The history of Scotland, during the reigns of queen Mary and of king James vi. To which is prefixed An account of the life and writings of the author, by D. Stewart, Volume 1


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Page 159 - Strahan, who thence suspects villany among his prentices and journeymen ; and has sent me very earnestly to know the gentleman's name, that he may find out the grocer, and trace the matter to the bottom. In vain did I remonstrate that this was sooner or later the fate of all Authors, serius, ocyus, sors exitura. He will not be satisfied ; and begs me to keep my jokes for another occasion.
Page 174 - I will frankly own that my pride is elated, as often as I find myself ranked in the triumvirate of British Historians of the present age, and though I feel myself the Lepidus, I contemplate with pleasure the superiority of my colleagues. Will you be so good as to assure Dr A. Smith of my regard and attachment. I consider myself as writing to both, and will not fix him for a separate answer. My direction is, A Monsieur Monsieur Gibbon d Lausanne en Suisse.
Page 177 - be sorry to see further advanced by a writer of your just " reputation. The tendency of the mode to which I allude " is, to establish two very different idioms amongst us, " and to introduce a marked distinction between the En" glish that is written and the English that is spoken.
Page 68 - I am perfectly sensible of the very flattering distinction I have received in your thinking me worthy of so noble a present as that of your History of America. I have, however, suffered my gratitude to lie under some suspicion, by delaying my acknowledgment of so great a favour. But my delay was only to render my obligation to you more complete, and my thanks, if possible, more merited. The close of the session brought a great deal of very troublesome though not important business on me at once....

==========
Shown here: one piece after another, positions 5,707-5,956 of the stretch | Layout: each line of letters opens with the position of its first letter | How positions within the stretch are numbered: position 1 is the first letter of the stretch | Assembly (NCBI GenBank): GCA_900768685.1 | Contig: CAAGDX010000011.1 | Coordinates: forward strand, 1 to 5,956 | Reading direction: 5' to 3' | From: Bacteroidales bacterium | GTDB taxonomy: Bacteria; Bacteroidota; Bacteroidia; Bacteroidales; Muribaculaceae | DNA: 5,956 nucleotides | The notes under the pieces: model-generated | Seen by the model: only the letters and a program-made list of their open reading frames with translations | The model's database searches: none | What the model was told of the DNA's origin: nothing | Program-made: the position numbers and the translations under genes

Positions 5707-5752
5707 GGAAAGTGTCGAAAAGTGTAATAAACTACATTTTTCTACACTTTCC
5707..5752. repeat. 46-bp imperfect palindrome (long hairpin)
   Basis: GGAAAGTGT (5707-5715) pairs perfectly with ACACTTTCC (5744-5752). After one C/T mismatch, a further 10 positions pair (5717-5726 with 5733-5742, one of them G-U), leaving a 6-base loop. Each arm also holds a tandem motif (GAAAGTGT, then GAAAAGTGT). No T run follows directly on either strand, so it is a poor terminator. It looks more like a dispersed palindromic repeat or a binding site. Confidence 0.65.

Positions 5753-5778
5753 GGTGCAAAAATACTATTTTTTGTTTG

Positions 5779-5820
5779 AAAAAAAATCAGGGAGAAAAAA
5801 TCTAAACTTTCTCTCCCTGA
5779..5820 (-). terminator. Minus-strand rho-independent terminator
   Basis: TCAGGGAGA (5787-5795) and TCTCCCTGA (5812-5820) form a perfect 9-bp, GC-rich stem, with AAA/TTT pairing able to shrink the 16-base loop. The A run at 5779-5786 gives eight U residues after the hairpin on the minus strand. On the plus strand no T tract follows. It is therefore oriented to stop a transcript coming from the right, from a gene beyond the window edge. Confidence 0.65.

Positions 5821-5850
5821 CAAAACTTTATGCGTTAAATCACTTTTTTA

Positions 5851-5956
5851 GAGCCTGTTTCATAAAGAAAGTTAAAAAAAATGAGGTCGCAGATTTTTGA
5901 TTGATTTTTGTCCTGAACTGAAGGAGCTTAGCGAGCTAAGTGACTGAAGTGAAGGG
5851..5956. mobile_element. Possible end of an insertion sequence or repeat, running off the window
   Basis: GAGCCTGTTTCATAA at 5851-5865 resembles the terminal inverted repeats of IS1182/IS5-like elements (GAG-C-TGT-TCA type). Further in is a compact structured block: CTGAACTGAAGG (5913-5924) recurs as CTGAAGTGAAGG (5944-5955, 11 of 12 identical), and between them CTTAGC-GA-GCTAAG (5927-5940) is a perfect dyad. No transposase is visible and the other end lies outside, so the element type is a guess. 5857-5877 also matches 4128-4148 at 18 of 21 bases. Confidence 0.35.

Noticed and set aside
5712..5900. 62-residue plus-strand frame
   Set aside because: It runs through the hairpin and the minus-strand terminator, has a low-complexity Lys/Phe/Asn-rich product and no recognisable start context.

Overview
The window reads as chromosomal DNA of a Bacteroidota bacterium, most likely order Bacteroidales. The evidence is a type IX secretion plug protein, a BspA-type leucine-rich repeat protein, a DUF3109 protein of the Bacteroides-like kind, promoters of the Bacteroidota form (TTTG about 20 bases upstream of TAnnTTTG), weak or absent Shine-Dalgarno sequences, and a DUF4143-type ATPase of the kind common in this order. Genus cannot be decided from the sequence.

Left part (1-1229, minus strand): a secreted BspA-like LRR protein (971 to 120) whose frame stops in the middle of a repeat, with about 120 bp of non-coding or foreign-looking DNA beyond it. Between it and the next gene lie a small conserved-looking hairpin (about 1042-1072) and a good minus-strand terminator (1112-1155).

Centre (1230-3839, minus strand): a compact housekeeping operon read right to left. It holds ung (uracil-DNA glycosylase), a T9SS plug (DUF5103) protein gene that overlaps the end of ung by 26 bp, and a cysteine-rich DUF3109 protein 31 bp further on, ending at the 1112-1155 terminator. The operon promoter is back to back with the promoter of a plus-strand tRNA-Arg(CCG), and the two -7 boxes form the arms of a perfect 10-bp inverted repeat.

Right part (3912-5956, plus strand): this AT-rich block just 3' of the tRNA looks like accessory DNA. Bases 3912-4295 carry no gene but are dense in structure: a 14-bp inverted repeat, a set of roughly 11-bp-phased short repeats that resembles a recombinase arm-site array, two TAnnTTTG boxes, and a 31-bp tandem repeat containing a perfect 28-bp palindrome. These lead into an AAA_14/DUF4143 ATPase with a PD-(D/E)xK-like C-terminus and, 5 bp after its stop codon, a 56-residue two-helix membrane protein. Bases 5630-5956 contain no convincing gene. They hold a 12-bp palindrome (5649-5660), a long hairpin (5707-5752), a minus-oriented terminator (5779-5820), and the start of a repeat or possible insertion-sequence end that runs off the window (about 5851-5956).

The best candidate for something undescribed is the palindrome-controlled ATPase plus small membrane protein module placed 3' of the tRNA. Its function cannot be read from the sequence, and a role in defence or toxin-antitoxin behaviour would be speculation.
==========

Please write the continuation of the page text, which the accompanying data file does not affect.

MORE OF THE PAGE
Page 156 - ... expressed your wish that I should not write this period. I could not write downward. For when you find occasion, by new discoveries, to correct your opinion with regard to facts which passed in Queen Elizabeth's days, who, that has not the best opportunities of informing himself, could venture to relate any recent transactions ? I must, therefore, have abandoned altogether this scheme of the English history, in which I had proceeded so far, if I had not acted as I did. You will see what light...
Page 70 - But now the great map of mankind is unrolled at once, and there is no state or gradation of barbarism, and no mode of refinement, which we have not at the same moment under our view...
Page 97 - Robertson's works have been allowed, by the most competent judges, to be remarkably free ; but to an occasional substitution of general or of circuitous modes of expression, instead of the simple and specific English phrase. An author who lives at a distance from the acknowledged standard of elegance, writes in a dialect different from that in which he is accustomed to speak ; and is naturally led to evade, as much as possible, the hazardous use of idiomatical phrases, by the employment of such as...
Page 183 - ... there are some circumstances concerning the worship of God and government of the church, common to human actions and societies, which are to be ordered by the light of nature, and Christian prudence, according to the general rules of the word, which are always to be observed.
Page 155 - September 1572. He was then sent into Scotland. It there appears that the Regents, Murray and Lennox, had desired Mary to be put into their hands, in order to try her and put her to death. Elizabeth there offers to Regent Mar to deliver her up, provided good security were given, " that she should receive that she hath deserved there by order of justice, whereby no further peril should ensue by her escaping, or by setting her up again.
Page 178 - But the allowances to necessities ought not to grow into a practice. Those portents and prodigies ought not to grow too common. If you have, here and there, (much more rarely, however, than others of great and not unmerited fame,) fallen into an error, which is not that of the dull or careless, you have an author who is himself guilty, in his own tongue, of the same fault, in a very high degree. No author thinks more deeply, or paints more strongly ; but he seldom or ever expresses himself naturally.

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